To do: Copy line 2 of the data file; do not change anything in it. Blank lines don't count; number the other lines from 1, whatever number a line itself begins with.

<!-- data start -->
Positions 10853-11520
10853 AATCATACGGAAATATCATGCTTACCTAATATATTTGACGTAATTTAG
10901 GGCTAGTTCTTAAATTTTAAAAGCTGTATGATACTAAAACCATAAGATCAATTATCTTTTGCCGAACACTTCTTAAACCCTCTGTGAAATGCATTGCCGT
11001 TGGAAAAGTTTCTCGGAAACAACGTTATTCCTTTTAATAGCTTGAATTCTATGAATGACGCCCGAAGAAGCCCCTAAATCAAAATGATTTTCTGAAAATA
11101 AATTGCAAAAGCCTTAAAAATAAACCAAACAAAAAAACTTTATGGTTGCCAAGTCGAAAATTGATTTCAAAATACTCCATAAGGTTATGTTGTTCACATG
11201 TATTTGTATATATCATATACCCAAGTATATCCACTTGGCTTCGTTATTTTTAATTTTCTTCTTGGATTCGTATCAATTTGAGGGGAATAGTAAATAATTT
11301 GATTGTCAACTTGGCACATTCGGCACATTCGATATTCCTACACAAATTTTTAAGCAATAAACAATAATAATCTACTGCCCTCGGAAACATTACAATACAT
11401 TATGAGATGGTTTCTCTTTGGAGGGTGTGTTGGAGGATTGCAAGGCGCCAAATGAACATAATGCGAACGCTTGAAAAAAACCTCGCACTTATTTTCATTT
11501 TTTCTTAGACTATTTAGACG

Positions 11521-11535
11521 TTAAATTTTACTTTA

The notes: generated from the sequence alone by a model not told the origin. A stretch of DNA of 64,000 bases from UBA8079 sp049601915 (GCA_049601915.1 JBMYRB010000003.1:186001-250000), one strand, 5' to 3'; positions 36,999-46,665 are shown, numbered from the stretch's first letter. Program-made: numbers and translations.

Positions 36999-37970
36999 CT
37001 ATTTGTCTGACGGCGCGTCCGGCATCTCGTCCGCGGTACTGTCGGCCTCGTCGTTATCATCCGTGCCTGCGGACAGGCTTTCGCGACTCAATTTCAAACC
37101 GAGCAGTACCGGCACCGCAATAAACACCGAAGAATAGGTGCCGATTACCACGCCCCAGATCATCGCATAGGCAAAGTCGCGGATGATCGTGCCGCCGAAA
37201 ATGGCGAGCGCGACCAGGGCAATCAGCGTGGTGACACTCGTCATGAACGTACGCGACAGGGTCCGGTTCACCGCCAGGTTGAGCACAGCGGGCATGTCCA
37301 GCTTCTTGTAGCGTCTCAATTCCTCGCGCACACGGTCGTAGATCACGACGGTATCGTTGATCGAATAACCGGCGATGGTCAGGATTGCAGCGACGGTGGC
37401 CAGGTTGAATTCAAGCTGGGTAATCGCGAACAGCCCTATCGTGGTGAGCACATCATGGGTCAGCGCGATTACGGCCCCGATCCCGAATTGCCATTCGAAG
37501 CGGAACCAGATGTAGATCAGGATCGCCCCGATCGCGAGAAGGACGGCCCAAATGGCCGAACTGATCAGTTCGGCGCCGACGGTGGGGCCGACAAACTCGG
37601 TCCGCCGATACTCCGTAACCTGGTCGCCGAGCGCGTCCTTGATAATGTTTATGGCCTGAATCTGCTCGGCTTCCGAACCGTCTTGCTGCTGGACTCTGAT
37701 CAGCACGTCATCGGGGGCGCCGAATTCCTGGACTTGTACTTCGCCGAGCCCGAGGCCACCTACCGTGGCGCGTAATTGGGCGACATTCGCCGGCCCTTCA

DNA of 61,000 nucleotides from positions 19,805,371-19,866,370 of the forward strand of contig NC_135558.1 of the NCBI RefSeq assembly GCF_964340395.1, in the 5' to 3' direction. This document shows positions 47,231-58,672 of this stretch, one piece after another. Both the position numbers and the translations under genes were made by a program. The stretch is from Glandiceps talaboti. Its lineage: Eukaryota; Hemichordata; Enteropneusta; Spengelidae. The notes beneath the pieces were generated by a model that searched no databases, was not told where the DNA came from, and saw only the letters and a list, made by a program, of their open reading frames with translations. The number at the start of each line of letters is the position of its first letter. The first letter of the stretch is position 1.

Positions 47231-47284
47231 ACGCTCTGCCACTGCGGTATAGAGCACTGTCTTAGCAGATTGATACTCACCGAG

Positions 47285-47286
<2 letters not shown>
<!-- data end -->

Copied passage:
10853 AATCATACGGAAATATCATGCTTACCTAATATATTTGACGTAATTTAG